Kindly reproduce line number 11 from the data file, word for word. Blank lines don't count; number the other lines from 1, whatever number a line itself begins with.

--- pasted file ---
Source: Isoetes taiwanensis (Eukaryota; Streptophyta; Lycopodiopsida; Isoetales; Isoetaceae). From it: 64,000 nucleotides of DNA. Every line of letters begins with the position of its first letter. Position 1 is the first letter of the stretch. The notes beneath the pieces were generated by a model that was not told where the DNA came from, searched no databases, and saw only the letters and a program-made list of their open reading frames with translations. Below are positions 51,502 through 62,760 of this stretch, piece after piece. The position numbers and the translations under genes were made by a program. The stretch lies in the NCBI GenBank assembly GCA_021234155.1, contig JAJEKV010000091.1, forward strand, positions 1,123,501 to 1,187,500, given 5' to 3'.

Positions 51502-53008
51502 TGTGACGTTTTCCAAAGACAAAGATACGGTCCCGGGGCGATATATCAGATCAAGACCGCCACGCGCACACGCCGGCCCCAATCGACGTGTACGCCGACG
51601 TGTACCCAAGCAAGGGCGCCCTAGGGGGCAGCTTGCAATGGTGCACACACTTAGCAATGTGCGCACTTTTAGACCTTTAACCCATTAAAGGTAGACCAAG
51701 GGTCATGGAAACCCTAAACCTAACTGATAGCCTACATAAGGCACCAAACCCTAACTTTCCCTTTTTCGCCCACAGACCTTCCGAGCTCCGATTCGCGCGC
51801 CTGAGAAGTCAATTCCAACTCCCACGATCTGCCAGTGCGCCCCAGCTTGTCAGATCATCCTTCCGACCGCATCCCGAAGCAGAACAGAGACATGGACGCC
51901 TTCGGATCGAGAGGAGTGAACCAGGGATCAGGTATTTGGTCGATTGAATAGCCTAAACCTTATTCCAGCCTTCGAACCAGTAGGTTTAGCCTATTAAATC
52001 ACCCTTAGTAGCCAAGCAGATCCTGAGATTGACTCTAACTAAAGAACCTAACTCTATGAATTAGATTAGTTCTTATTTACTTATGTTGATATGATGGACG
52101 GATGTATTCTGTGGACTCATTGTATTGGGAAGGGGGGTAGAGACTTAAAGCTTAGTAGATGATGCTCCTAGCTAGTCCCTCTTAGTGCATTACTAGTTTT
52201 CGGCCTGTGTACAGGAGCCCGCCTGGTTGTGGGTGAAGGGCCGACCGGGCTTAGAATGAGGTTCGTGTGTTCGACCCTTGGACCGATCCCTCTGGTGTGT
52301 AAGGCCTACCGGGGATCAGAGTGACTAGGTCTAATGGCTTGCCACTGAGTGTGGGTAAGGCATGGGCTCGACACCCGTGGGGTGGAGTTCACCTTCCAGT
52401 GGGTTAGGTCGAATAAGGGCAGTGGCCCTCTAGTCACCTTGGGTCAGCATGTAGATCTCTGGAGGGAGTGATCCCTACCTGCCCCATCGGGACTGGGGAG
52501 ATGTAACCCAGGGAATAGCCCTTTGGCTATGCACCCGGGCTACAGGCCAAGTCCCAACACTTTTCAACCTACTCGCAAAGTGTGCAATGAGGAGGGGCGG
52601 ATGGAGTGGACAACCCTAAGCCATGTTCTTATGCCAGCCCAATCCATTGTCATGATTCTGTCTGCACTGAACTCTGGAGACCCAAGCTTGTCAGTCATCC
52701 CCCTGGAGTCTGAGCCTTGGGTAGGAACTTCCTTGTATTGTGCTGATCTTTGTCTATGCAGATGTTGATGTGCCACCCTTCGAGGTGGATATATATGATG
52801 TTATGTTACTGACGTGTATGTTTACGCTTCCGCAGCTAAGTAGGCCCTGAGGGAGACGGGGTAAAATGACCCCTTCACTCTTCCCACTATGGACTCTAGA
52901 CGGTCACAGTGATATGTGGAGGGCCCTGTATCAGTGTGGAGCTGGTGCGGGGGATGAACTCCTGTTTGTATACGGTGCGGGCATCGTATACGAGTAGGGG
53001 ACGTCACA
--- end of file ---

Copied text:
52301 AAGGCCTACCGGGGATCAGAGTGACTAGGTCTAATGGCTTGCCACTGAGTGTGGGTAAGGCATGGGCTCGACACCCGTGGGGTGGAGTTCACCTTCCAGT